3. currie30

    I truly feel as this copyright word today is overused. I feel as we are giving people top dollar for an album to either like it or hate it. When other artist use a beat they are sued for it. You should feel happy enough to think someone like your beat enough to want to make a song using it. I feel its nothing wrong with reusing something as long as you ask for permission.

    People take this term and try to brand everything. In reality it was never theirs. This makes it hard for everyone because pretty soon everything is going be against the law. I feel this is a way to keep money in the music world.

    The music world is changing today and a lot of music is garbage why pay top dollar for it. What is wrong with someone taking a 30 second beat of yours and added some different beats to it and making their own song (it will probably be better than yours)? This is a way that the music industry is using to keep money in their pockets.

  4. Kailei

    I must say, I have to agree with what you brought up n this response to the articles as well as the documentary. The simple idea of what is yours versus someone else’s is baffling- how can a clip of sound belong to someone, and more so, how do we keep that in tact? I think you did a really good job of explaining how hard this is, and of what an interesting topic it has become. I, for one, am a big fan of Girl Talk. The documentary was quite interesting in going over the perils of what Girl Talk was doing, but personally, I think that part of the success that is Girl Talk is the simple fact that people were talking about the music itself, and of how bug of a controversy it truly was. Piracy is a big problem, but sometimes, I believe we must go past this, for if we don’t, we lose a lot of the creativity that we may have been able to gain.

  5. holteric

    This is a difficult topic for me as I understand both sides, but would like to view this from the perspective of the actual artist. What I noticed during the documentary, response, and comments is that the artist is rarely mentioned and that the most issues regarding the copyright infringement comes from the executives and CEO’s versus the artist themselves. Why is this? Because the artist barely makes money from the song/album anyway.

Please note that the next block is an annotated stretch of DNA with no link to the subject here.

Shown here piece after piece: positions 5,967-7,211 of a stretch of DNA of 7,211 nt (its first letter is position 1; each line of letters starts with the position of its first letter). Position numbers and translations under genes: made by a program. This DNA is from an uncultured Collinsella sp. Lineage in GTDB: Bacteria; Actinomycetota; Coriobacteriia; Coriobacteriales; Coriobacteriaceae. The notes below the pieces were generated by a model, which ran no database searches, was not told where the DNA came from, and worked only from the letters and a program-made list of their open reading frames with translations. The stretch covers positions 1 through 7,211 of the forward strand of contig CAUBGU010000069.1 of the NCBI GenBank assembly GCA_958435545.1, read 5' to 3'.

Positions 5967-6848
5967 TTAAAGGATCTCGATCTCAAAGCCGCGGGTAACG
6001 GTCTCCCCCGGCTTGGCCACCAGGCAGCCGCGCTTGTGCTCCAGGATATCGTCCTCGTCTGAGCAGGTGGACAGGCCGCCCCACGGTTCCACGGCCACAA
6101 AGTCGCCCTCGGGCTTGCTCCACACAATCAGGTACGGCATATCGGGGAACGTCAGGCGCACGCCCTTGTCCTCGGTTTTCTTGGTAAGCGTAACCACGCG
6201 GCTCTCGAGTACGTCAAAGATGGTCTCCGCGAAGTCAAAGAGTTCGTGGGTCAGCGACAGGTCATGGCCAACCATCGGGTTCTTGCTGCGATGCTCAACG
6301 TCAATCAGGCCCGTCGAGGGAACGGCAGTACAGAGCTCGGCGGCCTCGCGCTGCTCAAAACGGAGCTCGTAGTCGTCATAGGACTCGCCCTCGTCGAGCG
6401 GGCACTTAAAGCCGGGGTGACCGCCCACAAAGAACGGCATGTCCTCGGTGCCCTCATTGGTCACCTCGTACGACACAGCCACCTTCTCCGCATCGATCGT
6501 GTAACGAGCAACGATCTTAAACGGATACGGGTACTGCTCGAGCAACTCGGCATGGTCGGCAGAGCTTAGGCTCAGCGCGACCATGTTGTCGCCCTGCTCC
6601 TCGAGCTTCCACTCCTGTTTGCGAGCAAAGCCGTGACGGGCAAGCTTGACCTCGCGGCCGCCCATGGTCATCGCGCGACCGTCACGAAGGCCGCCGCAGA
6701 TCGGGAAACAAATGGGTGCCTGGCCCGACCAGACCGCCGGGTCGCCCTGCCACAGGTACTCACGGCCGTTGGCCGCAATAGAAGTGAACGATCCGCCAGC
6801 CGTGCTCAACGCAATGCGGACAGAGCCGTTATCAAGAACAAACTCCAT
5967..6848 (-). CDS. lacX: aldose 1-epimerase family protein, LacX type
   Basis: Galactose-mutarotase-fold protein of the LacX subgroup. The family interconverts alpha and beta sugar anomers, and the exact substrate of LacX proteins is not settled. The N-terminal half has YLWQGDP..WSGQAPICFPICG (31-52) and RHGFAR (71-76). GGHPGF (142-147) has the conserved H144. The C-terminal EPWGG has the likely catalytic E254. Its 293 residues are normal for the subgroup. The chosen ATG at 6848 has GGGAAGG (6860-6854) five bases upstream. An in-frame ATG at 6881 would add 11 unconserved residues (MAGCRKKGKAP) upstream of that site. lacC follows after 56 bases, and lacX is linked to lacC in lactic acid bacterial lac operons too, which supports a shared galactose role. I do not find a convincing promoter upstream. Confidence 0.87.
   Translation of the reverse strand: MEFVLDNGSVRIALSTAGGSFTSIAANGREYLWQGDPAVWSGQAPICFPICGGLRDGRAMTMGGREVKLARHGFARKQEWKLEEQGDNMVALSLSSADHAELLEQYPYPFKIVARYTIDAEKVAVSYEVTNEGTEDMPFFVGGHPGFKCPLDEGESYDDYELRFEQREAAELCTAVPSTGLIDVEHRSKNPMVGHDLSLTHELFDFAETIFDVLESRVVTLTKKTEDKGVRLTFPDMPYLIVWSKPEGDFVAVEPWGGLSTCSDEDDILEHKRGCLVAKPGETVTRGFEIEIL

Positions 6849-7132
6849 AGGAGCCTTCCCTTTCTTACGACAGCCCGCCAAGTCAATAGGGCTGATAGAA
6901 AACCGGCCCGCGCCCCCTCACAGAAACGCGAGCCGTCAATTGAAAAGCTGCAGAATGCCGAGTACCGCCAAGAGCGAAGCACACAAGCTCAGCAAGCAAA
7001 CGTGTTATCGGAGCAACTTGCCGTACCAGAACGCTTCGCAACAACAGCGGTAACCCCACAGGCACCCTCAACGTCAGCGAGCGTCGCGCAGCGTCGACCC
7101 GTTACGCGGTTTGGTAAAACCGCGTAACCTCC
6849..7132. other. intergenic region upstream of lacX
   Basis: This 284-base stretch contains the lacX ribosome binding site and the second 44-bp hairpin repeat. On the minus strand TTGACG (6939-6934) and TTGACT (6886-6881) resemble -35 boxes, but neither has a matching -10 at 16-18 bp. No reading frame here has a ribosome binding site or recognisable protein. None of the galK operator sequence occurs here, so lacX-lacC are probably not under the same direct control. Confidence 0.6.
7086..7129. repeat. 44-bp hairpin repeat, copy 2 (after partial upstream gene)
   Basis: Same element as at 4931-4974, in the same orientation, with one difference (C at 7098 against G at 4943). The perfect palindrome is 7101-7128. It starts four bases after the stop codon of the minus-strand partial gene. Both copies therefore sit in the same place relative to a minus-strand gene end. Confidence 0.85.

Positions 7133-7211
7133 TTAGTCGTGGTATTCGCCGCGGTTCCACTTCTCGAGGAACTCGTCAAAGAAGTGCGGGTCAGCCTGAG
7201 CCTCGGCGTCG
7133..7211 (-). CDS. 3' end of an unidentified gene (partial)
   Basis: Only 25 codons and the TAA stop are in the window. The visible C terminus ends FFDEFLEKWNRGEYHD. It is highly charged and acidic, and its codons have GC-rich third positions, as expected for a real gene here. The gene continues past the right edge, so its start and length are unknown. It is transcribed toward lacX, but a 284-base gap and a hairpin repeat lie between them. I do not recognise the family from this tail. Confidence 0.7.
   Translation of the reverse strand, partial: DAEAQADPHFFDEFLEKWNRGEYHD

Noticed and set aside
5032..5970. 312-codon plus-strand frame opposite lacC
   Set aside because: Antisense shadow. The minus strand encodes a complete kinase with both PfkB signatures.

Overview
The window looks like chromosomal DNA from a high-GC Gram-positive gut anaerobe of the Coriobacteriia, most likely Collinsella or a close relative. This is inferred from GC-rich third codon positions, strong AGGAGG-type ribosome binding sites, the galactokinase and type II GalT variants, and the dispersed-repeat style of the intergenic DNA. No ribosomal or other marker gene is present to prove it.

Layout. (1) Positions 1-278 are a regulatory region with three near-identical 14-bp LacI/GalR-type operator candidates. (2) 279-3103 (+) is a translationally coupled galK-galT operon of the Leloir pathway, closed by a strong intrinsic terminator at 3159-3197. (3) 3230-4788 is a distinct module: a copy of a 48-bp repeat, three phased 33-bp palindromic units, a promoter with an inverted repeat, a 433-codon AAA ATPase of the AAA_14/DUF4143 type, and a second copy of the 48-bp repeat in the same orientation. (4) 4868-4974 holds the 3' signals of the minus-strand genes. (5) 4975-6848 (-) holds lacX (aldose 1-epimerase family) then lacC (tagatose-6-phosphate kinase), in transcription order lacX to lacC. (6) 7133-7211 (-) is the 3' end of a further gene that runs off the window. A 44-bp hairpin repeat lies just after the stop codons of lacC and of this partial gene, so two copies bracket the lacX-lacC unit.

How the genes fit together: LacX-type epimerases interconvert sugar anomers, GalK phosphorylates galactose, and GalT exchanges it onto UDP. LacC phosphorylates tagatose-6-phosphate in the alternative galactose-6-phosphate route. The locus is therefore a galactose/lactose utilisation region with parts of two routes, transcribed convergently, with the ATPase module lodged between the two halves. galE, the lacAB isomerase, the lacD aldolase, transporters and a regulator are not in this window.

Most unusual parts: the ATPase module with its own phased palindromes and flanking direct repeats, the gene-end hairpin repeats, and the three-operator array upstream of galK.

Artists make money from appearances and tours and therefore would probably care more if someone pirated their concert dvd or sold bootleg tickets versus someone sampling their song. Most of the artist are using each other’s stuff anyway, so this is truly a matter of capitalist goals and gains rather than a troubled conscience.

    Overall, I believe that copyright laws will have to adjust. And not just adjust as technology advances, but also adjust based on content. A law that governs books may not be a law that can properly govern movies or music and vice versa, but there is definitely a need for change and quick.

  6. neuroth2

    I like the comparison to the libraries showing the difference between books and music. Although most people aren’t going into a library and copying the books down into their notebooks than selling them. People typing up books and selling them online is actually a huge problem. Not that I’m a fan but the writer of the Twilight series actually got so frustrated with people posting her private work online she decided to be done with writing novels. While people like the artist of girl talk appear to be doing nothing wrong, I actually think it could be hurting some artists who want to sell their music and sounds exclusively. Overall I really liked the way in which you summarized the article and felt like you did a good job representing both sides. Obviously the idea of the web can be a touchy subject because it is so controversial. Its also interesting to see people comment on both sides of the argument.
    -Andrew